To reach their full potential, children need high-quality health care and services—especially in life’s early years. Health promotion, safety, disease prevention, and early identification and treatment during these earliest years lay the foundation for healthy development.
Mounting evidence that health during childhood sets the stage for adult health creates an important ethical, social, and economic imperative to ensure that all children are as healthy as they can be. Healthy children are more likely to become healthy adults. FPG's scientists study many aspects of child health and development—from prenatal health to infant brain development to stress management in adolescents.
Featured FPG News Story
Animal models have provided evidence that the gut microbiome may influence neurodevelopment and behaviors associated with anxiety disorders. Few studies, however, have examined this link in humans. Cathi Propper, her research team at the UNC BEE Lab, and several others at UNC will explore the relationship between the gut microbiome and anxiety in a new study, "The Development of Gut Microbiota and Behavioral Inhibition in Childhood: The Role of Early Stress and Brain Development." Learn more.
The Packaging and Disseminating the JOIN for ME Program in Low-Income Settings project aims to increase acceptability and feasibility for delivery of the JOIN for ME program in low-income communities. A total of 128 children (ages 6-12 years) with BMI > 85th% from low-income families and a primary caregiver will be enrolled to participate in the JOIN for ME program offered through one of four settings using a delayed treatment onset design. Study investigators will evaluate a series of implementation outcomes to examine constructs of reach, acceptability, and feasibility through process measures and multi-informant qualitative interviews.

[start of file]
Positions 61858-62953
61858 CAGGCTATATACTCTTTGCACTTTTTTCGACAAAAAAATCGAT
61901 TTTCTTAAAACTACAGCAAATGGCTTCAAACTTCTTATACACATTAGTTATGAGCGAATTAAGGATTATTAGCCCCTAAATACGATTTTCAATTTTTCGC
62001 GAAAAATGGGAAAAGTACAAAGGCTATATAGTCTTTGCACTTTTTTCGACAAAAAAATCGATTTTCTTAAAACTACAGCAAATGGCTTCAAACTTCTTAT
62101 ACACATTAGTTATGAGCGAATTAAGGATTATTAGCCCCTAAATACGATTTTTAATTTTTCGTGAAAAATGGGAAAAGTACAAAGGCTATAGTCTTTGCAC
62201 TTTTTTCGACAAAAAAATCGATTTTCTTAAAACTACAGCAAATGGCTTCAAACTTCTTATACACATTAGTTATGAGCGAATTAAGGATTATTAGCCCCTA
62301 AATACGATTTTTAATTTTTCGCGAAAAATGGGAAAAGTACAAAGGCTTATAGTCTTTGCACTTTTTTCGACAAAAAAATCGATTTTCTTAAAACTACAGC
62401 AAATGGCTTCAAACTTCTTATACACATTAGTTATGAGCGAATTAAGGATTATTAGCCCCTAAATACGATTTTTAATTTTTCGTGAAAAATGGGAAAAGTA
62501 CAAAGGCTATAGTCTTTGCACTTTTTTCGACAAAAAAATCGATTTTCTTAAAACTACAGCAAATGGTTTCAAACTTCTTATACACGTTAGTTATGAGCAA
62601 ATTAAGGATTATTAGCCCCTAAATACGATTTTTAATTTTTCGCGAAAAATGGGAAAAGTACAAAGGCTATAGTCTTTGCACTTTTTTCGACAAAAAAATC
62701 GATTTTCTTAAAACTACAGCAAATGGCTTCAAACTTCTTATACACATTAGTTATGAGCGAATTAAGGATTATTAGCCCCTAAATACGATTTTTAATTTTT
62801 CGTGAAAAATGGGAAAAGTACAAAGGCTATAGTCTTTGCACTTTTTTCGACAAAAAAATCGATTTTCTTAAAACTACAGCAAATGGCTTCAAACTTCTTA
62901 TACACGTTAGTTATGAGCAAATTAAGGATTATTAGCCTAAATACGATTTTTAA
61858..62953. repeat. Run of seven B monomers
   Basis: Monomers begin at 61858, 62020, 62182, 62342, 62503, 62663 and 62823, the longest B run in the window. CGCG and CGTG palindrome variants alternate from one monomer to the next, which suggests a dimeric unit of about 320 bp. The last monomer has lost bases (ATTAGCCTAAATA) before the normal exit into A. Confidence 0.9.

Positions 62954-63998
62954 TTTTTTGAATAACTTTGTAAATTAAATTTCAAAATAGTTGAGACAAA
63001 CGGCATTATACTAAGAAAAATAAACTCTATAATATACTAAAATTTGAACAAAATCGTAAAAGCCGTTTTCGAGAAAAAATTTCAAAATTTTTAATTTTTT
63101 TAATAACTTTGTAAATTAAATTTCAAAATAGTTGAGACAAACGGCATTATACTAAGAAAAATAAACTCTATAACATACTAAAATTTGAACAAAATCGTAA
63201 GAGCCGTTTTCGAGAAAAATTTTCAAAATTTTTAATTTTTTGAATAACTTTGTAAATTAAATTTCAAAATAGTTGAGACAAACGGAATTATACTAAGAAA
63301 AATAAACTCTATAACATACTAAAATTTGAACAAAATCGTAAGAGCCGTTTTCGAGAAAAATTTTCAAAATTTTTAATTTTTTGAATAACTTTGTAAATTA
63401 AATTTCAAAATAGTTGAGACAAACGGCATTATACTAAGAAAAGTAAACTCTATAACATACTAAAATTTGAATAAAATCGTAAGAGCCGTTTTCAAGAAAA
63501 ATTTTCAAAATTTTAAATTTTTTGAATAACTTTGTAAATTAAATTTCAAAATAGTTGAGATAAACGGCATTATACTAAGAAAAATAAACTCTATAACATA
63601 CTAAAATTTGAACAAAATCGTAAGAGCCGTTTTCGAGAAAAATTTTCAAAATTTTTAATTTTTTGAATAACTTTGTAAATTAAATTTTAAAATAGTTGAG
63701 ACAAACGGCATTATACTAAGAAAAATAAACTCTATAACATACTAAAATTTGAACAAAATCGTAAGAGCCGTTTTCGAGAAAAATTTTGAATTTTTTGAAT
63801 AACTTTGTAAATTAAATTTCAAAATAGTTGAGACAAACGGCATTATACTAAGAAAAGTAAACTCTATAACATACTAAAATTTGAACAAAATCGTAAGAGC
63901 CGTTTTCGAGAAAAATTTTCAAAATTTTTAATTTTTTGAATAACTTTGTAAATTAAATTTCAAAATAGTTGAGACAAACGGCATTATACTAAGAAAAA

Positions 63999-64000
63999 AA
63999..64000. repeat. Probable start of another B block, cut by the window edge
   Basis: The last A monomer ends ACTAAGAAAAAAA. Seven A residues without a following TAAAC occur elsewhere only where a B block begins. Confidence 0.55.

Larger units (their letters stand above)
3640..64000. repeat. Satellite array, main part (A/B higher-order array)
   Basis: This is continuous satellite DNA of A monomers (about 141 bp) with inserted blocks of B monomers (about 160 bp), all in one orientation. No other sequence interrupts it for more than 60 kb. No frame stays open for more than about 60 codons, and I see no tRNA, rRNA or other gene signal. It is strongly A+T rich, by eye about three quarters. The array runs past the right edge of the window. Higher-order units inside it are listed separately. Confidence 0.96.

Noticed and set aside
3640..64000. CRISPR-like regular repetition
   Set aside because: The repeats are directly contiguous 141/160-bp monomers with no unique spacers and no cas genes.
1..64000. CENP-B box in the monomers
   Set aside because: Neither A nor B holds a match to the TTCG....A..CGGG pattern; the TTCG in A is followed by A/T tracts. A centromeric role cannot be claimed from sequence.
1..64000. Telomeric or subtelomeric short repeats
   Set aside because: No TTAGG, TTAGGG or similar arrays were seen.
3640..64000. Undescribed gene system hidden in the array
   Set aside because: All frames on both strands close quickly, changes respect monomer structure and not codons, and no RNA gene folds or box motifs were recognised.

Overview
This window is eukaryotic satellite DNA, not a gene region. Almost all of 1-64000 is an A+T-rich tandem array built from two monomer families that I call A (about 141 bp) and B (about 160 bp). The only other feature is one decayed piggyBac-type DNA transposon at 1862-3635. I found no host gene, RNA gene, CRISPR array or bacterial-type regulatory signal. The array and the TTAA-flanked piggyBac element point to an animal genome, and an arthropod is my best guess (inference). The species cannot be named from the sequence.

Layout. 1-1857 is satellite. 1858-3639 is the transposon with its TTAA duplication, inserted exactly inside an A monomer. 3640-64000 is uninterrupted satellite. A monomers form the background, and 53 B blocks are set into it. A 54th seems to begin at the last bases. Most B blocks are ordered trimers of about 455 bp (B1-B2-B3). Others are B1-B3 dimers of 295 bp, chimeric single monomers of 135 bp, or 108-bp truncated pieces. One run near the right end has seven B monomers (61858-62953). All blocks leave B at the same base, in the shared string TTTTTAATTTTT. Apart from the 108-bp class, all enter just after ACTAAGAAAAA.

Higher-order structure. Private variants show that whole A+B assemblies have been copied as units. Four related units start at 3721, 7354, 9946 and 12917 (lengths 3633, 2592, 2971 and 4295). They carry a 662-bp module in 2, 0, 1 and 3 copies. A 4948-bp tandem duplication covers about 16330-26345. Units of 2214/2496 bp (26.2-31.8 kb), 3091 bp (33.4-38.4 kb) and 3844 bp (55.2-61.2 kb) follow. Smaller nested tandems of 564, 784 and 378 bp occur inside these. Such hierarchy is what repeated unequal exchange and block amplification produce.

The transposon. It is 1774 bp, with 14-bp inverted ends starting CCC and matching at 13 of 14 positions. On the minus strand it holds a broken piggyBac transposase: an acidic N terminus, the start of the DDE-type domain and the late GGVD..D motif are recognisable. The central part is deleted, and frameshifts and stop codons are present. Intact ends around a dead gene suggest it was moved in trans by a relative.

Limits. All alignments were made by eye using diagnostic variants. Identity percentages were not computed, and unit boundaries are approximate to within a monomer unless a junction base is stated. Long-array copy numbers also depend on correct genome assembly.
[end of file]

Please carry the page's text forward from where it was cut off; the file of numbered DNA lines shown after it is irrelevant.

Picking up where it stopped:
Black people and communities are under siege due to the two pandemics—COVID-19 and racism. The coronavirus pandemic has exposed the historical and contemporary inequities that Black families and communities have experienced throughout their life course and their daily lives. This report illustrates how the pandemic is affecting Black families' experiences with racism and discrimination, financial security/material hardship, health and mental health, and early care and education options.